This post is part of a weekly series of ‘link-up’ Posts which reflect on life’s journey, old memories and family stories (see below for more info).
I can remember being a kid at the shops with my Mum, moaning about being hungry and she says something about kids in Africa and I say I’m still hungry. So out comes the 10 pence piece – enough to FILL to the brim one of those little white paper bags full of sugary goodness.
Food can create such intense associations with memory. We were not fancy eaters in our house. Indeed, I don’t think a piece of pasta passed my lips until I was a grown woman. My parents did not understand it at all. Foreign muck. But they did comprehend the power of the universal child quietener.
Sweets. Candy. Call it what you will, it’s a timeless treat for a child with wide eyes and an appreciation of colour.
Our local sweet-shop (for my brother and me) was the newsagent. As for many kids in the UK in the 70s we found that that silvery 10p was easily enough to cram a bag full of ha’penny yummies. Back in the day when a ha’penny was a real thing. Frankly, looking back now, almost all of the sweets we used to eat have disappeared – perhaps this is because they were almost entirely inedible or unethical.
Take Parma Violets for example. Whose stupid idea was that?! Sweets that taste like perfume? They smelled like my nan (whom I adored by the way – and I suppose it was better than wee).
The long thin paper-wrapped tubes seemed to overtake the traditional ‘quarter’ of sweets in a 3-cornered bag. Refreshers were a family favourite. “The fizz that gives you whizz” was the tagline (sad I know) and featured a granny on speed (or Refreshers presumably). No wonder our parents were reluctant for us to eat too many of them.
My favourites were Sweet Cigarettes. My 12 year old’s face is a picture as I tell him that back in the day we used to call a spade a spade. My, how times change! Not only did we buy them (in bulk on occasion) but we pretended to ‘smoke’ them as if they were real. If I remember correctly they even had pink tips to simulate burning ash!!! But, my, they were tasty.
Sherbert dabs were another treat. Still sold today but in modern form. The old-fashioned variety would be a little white bag of loose sherbert (colour of your choice if you were lucky), accompanied by a stick of liquorice to dip in to it. More speed.
I also remember the often forgotten Cherry Blobs. Oh, and an outfit was simply not complete until it was paired with a fetching necklace made from pastel coloured sweets on a string of elastic. You can wear it AND you can eat it – who knew?!
The newsagent was a place where children skulked in corners whilst adults purchased newspapers, but when the counter was free, the great family of giant jars came into view. Cherry lips, Wine Gums, Chocolate Eclairs and Chewing Nuts, Honeycomb and ‘Millions’. What a feast for the eyes!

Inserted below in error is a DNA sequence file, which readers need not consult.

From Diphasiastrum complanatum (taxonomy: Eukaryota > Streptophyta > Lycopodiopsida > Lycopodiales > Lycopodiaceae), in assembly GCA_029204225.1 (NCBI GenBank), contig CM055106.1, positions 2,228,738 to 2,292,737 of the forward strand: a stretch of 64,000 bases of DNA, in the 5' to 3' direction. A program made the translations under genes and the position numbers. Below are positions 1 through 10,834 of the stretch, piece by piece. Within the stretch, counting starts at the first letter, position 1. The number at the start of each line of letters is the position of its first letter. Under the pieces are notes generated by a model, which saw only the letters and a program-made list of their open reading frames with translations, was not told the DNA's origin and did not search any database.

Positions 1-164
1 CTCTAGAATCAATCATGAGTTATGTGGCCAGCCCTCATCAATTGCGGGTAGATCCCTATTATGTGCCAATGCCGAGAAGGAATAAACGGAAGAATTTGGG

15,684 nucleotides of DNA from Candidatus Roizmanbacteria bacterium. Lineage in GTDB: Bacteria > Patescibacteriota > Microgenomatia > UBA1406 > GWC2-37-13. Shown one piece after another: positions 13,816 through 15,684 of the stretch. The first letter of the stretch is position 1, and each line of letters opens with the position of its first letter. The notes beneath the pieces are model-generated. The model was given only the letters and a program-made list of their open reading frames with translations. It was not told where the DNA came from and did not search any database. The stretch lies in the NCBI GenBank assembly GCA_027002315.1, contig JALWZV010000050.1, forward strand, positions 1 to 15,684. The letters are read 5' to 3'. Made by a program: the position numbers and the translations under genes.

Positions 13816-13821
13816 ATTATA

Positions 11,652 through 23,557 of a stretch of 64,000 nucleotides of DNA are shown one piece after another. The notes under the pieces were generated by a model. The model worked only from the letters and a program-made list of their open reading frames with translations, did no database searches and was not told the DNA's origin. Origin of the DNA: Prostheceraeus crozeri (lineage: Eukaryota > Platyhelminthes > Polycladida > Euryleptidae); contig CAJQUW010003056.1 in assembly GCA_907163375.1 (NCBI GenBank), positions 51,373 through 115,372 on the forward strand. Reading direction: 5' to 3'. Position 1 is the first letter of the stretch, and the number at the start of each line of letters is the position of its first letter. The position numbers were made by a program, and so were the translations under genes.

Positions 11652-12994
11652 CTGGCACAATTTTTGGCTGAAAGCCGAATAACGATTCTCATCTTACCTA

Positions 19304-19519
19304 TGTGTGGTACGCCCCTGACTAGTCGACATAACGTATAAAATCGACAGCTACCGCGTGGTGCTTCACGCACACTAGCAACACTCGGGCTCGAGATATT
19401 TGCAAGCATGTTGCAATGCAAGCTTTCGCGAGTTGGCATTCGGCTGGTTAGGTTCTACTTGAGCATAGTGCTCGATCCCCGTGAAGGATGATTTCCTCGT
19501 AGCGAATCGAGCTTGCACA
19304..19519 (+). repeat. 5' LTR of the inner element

When all was said and done, however, there was one particular sweet which has not only survived the test of time, but has probably been present at most of the defining moments of my progression through childhood. It was there when I fell out of a tree. It was there when I followed my brother and his mates on their Chopper bikes, frantically trying to keep up. It was there when I broke my arm on my plastic roller-skates. Of which old friend do I speak so fondly? It is the humble Bubble Gum.
Always pink and always individually wrapped. I must have chewed a thousand of them and swallowed around 500. This gave my mother grave concern for a good reason. I was, at that stage of my life, a hair sucker. I used to put chunks of hair into my mouth and chew it. My mother was convinced that the combination of hair balls and bubble gum entering my stomach would surely render me instantly defunct. I gave them both up.
The only sweet I could never give up was the one that never ran out. The gobstopper. Gigantic balls of aniseed which changed colour with each new layer. Many a tooth fairy has been called in an emergency as a result of their lingering longevity. You couldn’t breathe and eat one. In fact you couldn’t swallow your saliva at the same time as you sucked one, so drooling was an awkward consequence. Joy!
I’ve told you all before that my dad worked at Cadbury’s, so here’s a little treat to put you in nostalgic mood…..
What were your favourites? I’d love to hear from you with your memories of childhood, sweet-related or not!
Write a blog post and link it up! The Linky will stay open for some time yet, so no need to rush. Share your memories with us and tell your friends. You can just join in the comments if you prefer – you don’t have to have a Blog to play! Everyone welcome here. Consider it therapy.
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Next week we’re taking a little tiny break from the Linky, but the good news is that it gives you even more time to join in with this one!!
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A selection of other posts from this series:-
Week 2 – Old School Portrait
Week 4 – Bestest Friends
Week 5 – Teenage Crushes
Week 6 – First Movie Memories
Week 19 – Becoming a Parent
Week 25 – Old Boyfriends